4. Jack Loechner from Mediapost Communications , February 25, 2014 at 2:55 p.m.
    thanks, Steve... good positive direction for our readers... jack
  5. Geoff Pickering from Blue Brahma , February 25, 2014 at 4:53 p.m.
    I guess my response doesn't read positive. I just read an article within MediaPost that gets to my POV. Data And Context for Brand Advertisers Flying Blind Today: Umbel's 'HO' Maycotte by Skip Brand, 2 hours ago
  6. Mike Einstein from the Brothers Einstein , February 25, 2014 at 4:59 p.m.
    @ Geoff: Just curious RE: your assertion that "display ads are not intrusive - they are contiguous to content that a consumer has requested." Did you happen to catch another MP article today that claims more than 60% of all clicks are fraudulent?
  7. Geoff Pickering from Blue Brahma , February 25, 2014 at 5:07 p.m.
    @Mike: I did. Is there a question or statement in your post? What does a comment about ad placement being close to "content a consumer requested" e.g., an article in WSJ or MediaPost versus completely intrusive in blocking content such as a TV ad have to do with fraudulent click throughs? Apples and oranges.
  8. Mike Einstein from the Brothers Einstein , February 25, 2014 at 6:48 p.m.
    Geoff, You're the one who mentioned display ads being contiguous to content. I'm saying if 60%+ of the ads are fraudulent, then how do we know they're contiguous to anything? They certainly can't intrude on anyone if they don't really exist, can they? All things considered, you may want to rethink your "leap years ahead" position in this ridiculous debate- which, by your own admission is getting old.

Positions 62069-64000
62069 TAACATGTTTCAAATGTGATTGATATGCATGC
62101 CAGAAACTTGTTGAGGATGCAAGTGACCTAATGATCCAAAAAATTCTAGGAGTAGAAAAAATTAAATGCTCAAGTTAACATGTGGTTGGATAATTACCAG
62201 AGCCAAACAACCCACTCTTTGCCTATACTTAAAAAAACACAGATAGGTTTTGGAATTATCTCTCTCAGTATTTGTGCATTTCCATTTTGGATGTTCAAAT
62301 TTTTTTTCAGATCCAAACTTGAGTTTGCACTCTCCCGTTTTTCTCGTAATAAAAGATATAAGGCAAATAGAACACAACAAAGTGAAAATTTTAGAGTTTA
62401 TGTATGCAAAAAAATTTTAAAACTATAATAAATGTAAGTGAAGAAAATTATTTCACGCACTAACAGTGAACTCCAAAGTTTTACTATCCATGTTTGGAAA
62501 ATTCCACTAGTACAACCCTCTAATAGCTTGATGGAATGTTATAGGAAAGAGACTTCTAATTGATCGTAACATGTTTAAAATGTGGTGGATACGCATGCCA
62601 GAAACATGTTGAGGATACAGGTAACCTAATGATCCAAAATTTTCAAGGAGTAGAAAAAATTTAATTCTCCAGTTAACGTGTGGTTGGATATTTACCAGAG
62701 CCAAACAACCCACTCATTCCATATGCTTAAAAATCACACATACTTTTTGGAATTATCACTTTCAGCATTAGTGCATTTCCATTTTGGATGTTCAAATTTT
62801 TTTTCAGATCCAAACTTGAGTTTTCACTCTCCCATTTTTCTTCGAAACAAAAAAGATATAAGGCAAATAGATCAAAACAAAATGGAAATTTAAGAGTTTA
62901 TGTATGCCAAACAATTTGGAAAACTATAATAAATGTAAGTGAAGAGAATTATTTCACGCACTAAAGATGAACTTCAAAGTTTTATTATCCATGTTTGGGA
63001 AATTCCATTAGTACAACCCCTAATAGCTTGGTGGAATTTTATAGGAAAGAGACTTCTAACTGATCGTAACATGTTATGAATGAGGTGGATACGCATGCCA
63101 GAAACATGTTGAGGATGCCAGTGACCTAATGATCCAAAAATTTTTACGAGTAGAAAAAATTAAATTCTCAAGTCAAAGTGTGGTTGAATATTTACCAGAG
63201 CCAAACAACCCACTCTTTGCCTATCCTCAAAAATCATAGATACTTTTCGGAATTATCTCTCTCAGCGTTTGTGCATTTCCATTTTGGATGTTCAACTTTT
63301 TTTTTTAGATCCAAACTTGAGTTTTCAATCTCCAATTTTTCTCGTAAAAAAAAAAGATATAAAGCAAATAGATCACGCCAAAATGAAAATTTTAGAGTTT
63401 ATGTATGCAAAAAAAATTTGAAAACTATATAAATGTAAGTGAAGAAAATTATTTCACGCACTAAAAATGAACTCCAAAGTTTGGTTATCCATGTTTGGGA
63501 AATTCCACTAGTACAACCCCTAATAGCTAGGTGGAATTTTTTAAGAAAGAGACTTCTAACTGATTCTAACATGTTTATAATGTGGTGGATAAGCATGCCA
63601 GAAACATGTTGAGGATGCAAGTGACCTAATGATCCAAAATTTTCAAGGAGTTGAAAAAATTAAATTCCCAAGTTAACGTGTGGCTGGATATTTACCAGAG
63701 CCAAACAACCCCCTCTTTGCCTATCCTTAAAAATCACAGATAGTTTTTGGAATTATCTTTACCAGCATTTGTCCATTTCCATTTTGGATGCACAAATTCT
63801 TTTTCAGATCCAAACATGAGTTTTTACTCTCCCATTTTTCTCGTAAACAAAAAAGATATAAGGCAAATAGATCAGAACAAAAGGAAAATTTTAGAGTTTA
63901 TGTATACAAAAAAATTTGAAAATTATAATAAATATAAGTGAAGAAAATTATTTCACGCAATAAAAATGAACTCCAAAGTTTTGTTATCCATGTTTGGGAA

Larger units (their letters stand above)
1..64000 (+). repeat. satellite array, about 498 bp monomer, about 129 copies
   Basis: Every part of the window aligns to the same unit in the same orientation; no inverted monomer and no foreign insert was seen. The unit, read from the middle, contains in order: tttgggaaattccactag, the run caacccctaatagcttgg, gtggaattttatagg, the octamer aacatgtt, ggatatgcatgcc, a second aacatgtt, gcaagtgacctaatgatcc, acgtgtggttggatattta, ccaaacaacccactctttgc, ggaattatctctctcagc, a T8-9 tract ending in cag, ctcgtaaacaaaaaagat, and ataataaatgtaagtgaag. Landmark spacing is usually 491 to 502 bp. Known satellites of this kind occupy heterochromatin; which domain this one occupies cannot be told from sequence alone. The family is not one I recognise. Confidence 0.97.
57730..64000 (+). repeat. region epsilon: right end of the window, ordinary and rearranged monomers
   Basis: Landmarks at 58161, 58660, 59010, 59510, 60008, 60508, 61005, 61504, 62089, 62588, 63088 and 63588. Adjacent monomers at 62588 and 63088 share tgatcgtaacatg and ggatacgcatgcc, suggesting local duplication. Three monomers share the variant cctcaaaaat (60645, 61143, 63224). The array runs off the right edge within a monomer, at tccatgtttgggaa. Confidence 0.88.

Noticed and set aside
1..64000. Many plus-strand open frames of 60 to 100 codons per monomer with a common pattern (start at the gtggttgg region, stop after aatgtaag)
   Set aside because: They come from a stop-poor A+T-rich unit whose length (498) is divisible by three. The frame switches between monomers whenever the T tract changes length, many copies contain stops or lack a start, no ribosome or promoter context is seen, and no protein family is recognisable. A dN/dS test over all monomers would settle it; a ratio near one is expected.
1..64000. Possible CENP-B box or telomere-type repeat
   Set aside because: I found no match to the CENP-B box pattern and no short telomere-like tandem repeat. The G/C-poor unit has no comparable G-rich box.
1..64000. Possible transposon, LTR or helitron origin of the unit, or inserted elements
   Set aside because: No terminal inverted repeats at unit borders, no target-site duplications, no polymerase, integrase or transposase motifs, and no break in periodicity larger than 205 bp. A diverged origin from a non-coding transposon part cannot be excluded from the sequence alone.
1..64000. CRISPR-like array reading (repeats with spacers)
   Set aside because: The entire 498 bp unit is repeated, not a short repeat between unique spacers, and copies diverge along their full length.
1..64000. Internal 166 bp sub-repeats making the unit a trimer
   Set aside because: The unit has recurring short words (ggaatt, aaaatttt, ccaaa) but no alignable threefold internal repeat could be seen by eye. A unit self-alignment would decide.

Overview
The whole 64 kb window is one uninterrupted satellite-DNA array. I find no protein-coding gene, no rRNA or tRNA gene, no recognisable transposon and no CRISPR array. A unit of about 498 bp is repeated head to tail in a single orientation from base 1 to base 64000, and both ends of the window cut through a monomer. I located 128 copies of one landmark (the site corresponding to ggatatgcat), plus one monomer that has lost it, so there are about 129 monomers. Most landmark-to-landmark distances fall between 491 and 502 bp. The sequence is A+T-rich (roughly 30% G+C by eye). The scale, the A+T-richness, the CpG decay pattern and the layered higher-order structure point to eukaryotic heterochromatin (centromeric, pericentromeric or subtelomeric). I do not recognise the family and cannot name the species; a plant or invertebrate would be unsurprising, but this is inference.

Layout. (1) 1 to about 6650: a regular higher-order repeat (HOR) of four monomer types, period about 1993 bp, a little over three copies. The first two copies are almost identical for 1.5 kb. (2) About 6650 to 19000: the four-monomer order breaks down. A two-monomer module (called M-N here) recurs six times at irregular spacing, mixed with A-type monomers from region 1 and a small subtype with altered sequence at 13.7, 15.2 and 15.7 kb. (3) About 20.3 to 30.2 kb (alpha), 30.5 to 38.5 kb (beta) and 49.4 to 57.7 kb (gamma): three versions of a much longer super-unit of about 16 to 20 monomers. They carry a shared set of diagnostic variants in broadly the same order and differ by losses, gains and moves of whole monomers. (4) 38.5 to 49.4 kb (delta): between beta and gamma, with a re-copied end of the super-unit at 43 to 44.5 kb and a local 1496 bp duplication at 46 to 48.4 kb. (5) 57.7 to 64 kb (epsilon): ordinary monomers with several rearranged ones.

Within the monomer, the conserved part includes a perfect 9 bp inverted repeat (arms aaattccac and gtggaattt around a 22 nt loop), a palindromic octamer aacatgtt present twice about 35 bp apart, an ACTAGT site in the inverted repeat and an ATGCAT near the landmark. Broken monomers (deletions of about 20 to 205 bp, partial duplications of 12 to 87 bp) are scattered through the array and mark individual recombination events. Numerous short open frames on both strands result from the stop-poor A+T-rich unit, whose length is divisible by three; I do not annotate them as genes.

9. Geoff Pickering from Blue Brahma , February 25, 2014 at 8:24 p.m.
    Mike - this is becoming a tedious. Read your statement again. You stated "more than 60% of all CLICKS are fraudulent" Ad Impressions are one thing (Apples). Clicks are another (Oranges). Clicks can certainly be fraudulent and I wouldn't doubt that as an industry it could be as high as 60%. That's coming from agencies and people that don't know what they are doing. If you have a great analytics team, an industry standard ad-serving platform and a verification solution such as Double Verify, click fraud is not an issue. Fraudulent ad impressions can be managed too, again with a service like DV. We only work with clients that implement a verification service like DoubleVerify to guarantee that the ads impressions are met and served to the appropriate Websites (endemic or display networks) within the requested content (THUS CONTIGUOUS). So that's how good digital markets know that they are getting what they paid for. So, all things considered I'm not rethinking anything. You may want to confront subjects you actually understand. Interested in your response Mike.
  10. Mike Einstein from the Brothers Einstein , February 26, 2014 at 10:58 a.m.
    Geoff, I guess you must be one of those rare breeds who knows what he's doing. Speaking of rare breeds, do you realize that when someone does a search of Blue Brahma, all that comes up are specialty chickens?
  11. Andrew Udell from Andrew B Udell Consulting LLC , February 28, 2014 at 8:51 a.m.
    While the 'ignoring' rates may be higher - I am curious how the ROIs compare. If the audience is larger, better targeted and the cost is less - the digital marketing still may be a better option than alternatives.
  12. Stephanie Reid from Shelby Publishing , March 11, 2014 at 1:10 p.m.
    Very interesting debate indeed. Can anyone suggest a source for similar research pointed at B2B mediums as opposed to consumer?